The observation that inactivation of barr1 in adipocytes greatly enhanced Mstn expression in BAT was particularly intriguing. To explore the molecular mechanism underlying this finding, we used a barr1-encoding adenovirus to overexpress barr1 in differentiated mouse BAT cells derived from immortalized brown pre-adipocytes (27). We found that BAT cells overexpressing barr1 showed significantly reduced Mstn protein levels as compared to BAT cells infected with a green fluorescent protein (GFP)–encoding control adenovirus (Fig. 4, G and H), confirming that barr1 exerts an inhibitory effect on Mstn expression in BAT.
Several studies suggest that nuclear barr1 plays a role in regulating gene transcription (18, 28, 29). On the basis of our findings, we hypothesized that barr1 may inhibit the transcriptional activity of the Mstn promoter. To test this hypothesis, we first screened the Mstn gene promoter region for potential transcription factor binding sites. By using the PROMO program (30), we identified a potential peroxisome proliferator–activated receptor γ (PPARγ) binding motif in the mouse Mstn promoter region (positions −936 to −924). To examine whether nuclear barr1 can interact with PPARγ in brown adipocytes, we isolated nuclei from cultured mouse BAT cells (27) overexpressing a Flag-tagged version of barr1. Nuclear extracts were then incubated with either an anti-Flag monoclonal antibody or immunoglobulin G (IgG) (for control purposes). Immunoprecipitated proteins were probed via Western blotting for the presence of PPARγ. This analysis demonstrated that barr1 could be co-immunoprecipitated (co-IP) as a complex with PPARγ (Fig. 4, I and J).
We also performed chromatin immunoprecipitation (ChIP) assays to examine whether barr1 could inhibit the binding of the PPARγ/retinoid X receptor α (RXRα) complex to the Mstn promoter. As shown in Fig. 4K, adenovirus-mediated overexpression of barr1 in differentiated mouse BAT cells decreased the binding of PPARγ and RXRα to the promoter region of Mstn as compared to control cells (BAT cells infected with an adenovirus encoding GFP). Together, our data indicate that barr1 interacts with the PPARγ/RXRα complex in brown adipocytes, thus interfering with the ability of PPARγ to bind to and stimulate transcription from the Mstn promoter (Fig. 4L).
Short-term Mstn treatment impairs insulin signaling in skeletal muscle, adipose tissues, and liver
To examine the effect of elevated plasma Mstn levels on peripheral insulin resistance in a more direct fashion, we treated WT C57BL/6NTac mice maintained on a HFD with either Mstn [0.5 μg/day, subcutaneously (sc)] or phosphate-buffered saline (PBS) for three consecutive days (one injection per day). Four hours after the last Mstn/PBS injection, mice were treated with insulin [5 U, intravenously (iv)], and adipose, skeletal muscle, and liver tissues were collected 5 min later. Western blotting studies showed that Mstn-treated mice showed a significant reduction in insulin-stimulated phosphorylation of AKT (T308 and S473) in iWAT and BAT as compared to PBS-injected control mice (Fig. 5A). This effect was most pronounced in BAT where only residual insulin signaling could be detected after Mstn treatment (Fig. 5A). Mstn-induced inhibition of insulin signaling was also observed in skeletal muscle tissues and hepatocytes of the liver (Fig. 5, B to D).
We also examined whether Mstn treatment of HFD WT mice for 3 days (see previous paragraph) affected the expression of genes encoding myogenic factors/proteins and proinflammatory cytokines and genes critical for mitochondrial function. In iWAT, Mstn treatment stimulated the expression of various genes coding for proinflammatory cytokines including IL-6, TNFα, MCP1, MIP1A, and MIP1B (Fig. 5E). The expression of Cacng6 and Ucp1 was also up-regulated in iWAT (Fig. 5E). In eWAT, gene expression levels remained largely unaffected after Mstn treatment (Fig. 5F). In BAT, Mstn treatment enhanced the expression of most myogenic genes studied (Actn3, Asb18, Cacng6, Myod1, and Tnn1) (Fig. 5G). Mstn treatment also increased the expression levels of several proinflammatory cytokines in BAT, liver, and gastrocnemius muscle (Fig. 5, G to I), but not in quadriceps muscle (Fig. 5J). Together, these data indicate that Mstn inhibits insulin signaling and increases the expression of proinflammatory cytokines in adipose tissue, skeletal muscle (gastrocnemius muscle), and liver. In addition, Mstn promotes the expression of myogenic genes in BAT.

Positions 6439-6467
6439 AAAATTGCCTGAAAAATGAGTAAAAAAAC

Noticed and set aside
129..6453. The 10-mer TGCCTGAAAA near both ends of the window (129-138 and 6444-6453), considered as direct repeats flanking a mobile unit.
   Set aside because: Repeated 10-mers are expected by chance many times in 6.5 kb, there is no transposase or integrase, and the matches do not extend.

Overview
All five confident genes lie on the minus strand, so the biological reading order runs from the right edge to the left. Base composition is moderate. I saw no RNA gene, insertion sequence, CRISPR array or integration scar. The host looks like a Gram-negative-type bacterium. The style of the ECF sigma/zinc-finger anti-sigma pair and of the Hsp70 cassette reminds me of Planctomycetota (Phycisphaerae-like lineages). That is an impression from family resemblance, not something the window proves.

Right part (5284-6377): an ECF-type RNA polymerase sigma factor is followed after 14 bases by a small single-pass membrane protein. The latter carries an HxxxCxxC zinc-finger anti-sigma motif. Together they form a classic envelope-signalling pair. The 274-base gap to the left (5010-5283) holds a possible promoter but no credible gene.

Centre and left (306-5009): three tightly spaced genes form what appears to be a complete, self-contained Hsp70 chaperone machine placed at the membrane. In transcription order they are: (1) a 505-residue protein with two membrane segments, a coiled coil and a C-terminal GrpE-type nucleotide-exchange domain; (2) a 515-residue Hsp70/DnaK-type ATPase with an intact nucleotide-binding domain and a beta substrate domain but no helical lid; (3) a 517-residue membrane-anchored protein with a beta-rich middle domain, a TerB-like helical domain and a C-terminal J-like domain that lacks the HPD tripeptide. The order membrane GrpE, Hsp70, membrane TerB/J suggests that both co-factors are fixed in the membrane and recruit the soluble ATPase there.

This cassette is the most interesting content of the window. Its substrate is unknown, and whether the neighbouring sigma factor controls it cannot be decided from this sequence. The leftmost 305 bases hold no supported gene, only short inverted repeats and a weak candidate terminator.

Chronic treatment of HFD adipo-barr1-KO mice with an anti-Mstn antibody improves glucose homeostasis
Since the lack of barr1 in adipocytes led to elevated plasma Mstn levels (Figs. 1K and 2M), we examined the potential contribution of Mstn to the metabolic deficits displayed by the HFD adipo-barr1-KO mice. Specifically, we injected HFD adipo-barr1-KO mice and their control littermates with an anti-Mstn antibody (Mstn-AB; 9 mg/kg, ip) or IgG (9 mg/kg, ip), once a week for a period of 4 weeks (Fig. 6A). This antibody has been shown to bind to Mstn with exquisite selectivity (Acceleron Pharma, Inc.). During the 4-week period, mice continued to consume the HFD. Intraperitoneal glucose tolerance test (IGTT) and insulin tolerance test (ITT) studies were performed after the second and third round of antibody injections, respectively. As expected, the IgG-injected HFD barr1 mutant mice showed a marked impairment in glucose tolerance (Fig. 6B; also see Fig. 2C). Notably, this metabolic deficit was abolished after treatment of the mutant mice with the Mstn-AB (Fig. 6B). Similarly, Mstn-AB treatment restored normal insulin sensitivity to the HFD adipo-barr1-KO mice (Fig. 6C). IgG-treated barr1 mutant mice showed elevated blood glucose, plasma insulin, and plasma FFA levels (Fig. 6, D to F; also see Fig. 2, F to H) as compared with IgG-treated control littermates. In contrast, after Mstn-AB treatment, barr1 mutant mice showed blood glucose, plasma insulin, and plasma FFA levels that were similar to those obtained with their control littermates (Fig. 6, D to F). These data strongly support the concept that increased plasma Mstn levels play a key role in causing the metabolic deficits resulting from adipocyte barr1 deficiency.